We are a certified B Corporation, which means we have been audited to a global standard for sustainability. Our mission is a key point of market differentiation in a crowded, mature market. Our key metric is the impact on our people. We’ve let that lead the way at every step.
Can you share a pivotal moment when you realized that leading your purpose-driven company was actually making a significant impact? Can you share a specific example or story that deeply resonated with you personally?
I remember having a team meeting, and we were talking about the order sizes coming through. There is a fair amount of work involved in customizing every product. If you order 100 or 1000, the amount of time to process that order is the same, but our profitability is quite different between those two size orders.
The team indicated that there seemed to be a lot of smaller orders coming through, so they were very busy, but our revenues were not reflective of activity. I said that maybe we needed to implement a minimum order threshold, and one of the employees immediately shot back with NO! We are in the business of making sustainable products accessible, so that is not aligned with our mission.
This was a pivotal moment for me because I realized that the team really embodied why we do what we do. They have worked to streamline our processes to address the issue rather than limit access to our products and services. This example showed me that our team will make decisions based on our mission instead of which path has the least resistance.
Have you ever faced a situation where your commitment to your purpose and creating a positive social impact clashed with the profitability in your business? Have you ever been challenged by anyone on your team or have to make a tough decision that had a significant impact on finances? If so, how did you address and reconcile this conflict?
Yes, conflicts happen all the time. I think we have weathered many of these challenges because we have such a clear vision of what success looks like, and we have spent a lot of time ensuring that all of our staff understands what that means.
We have had to “fire clients” and say no to business. While this can impact short-term profitability, we have a long-term view.
One example was a recent partnership with a global marketing organization. They emailed their key account manager with “an exciting opportunity.” They needed a few thousand items quickly to give away. Our manager explained that an opportunity like this would result in thousands of items ending up in the hands of individuals who would promptly throw them away. Giving away thousands of cheap products did not align with our mission, so we turned down the opportunity. The best part of that story is that the organization respected our position and did not go elsewhere. They appreciated our approach and supported the decision, so while they may have missed a marketing opportunity, they saved that budget to allocate to other initiatives.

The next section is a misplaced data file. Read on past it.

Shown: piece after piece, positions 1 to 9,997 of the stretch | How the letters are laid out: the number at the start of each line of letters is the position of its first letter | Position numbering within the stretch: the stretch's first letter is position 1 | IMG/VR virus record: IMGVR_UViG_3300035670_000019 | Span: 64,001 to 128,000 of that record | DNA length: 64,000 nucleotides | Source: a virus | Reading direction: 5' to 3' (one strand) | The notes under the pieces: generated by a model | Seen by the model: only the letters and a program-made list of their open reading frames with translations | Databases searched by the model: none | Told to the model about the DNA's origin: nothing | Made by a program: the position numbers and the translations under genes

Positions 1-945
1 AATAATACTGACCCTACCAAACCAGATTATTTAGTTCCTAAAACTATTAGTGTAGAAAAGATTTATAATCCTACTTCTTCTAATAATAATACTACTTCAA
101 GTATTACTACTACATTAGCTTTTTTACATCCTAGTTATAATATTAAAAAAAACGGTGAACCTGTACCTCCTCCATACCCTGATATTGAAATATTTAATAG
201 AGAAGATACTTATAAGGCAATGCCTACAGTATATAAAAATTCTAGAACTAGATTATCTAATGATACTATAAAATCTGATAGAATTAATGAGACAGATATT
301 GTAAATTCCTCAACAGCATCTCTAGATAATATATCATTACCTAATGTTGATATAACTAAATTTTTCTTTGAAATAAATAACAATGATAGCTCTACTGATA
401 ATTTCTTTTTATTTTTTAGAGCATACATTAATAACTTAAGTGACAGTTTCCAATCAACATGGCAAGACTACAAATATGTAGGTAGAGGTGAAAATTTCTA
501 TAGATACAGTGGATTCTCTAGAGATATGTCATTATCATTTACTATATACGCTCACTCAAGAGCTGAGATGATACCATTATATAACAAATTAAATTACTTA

What advice would you give to budding entrepreneurs who wish to start a purpose-driven business? What are your "5 Things You Need To Know I Order To Create A Highly Successful Purpose-Driven Business.” If you can, please share a story or example for each.
- Define what success looks like before you start! Be very clear and specific about your vision, mission, and purpose. Avoid jargon and make it memorable and easy to understand.
I spent months defining what “Ethical” means for us. It can mean 10 different things to 10 different people, so I had to be very clear on our definition and be able to communicate it effectively to our market.
We are in the business of making other people's lives better; our employees, our suppliers, our clients.. While that is simple, boiling down our purpose was painful and time-consuming. But when you are clear on your why, decision-making is very easy. I like to say that profit is a byproduct of success and not its definition.
- Bake it in! Don’t start a purpose-driven business as a marketing strategy or because it is trendy. You will be sniffed out before long, and that never ends well. Make purpose a core function of your business from the very beginning. It is a lot easier to build it that way than to try to change it later. See our blog on chocolate chip muffins.
- Don’t follow traditional business wisdom without some healthy questioning. So much of our business culture prioritizes shareholder value vs. stakeholder value. I was told I was WRONG when I started my business because I was not approaching it in the traditional way. Thankfully I had enough experience and ego to ignore a lot of that advice! It has taken a lot of time to find like-minded business leaders for my network, and they certainly were not the traditional advisers when you're starting a business.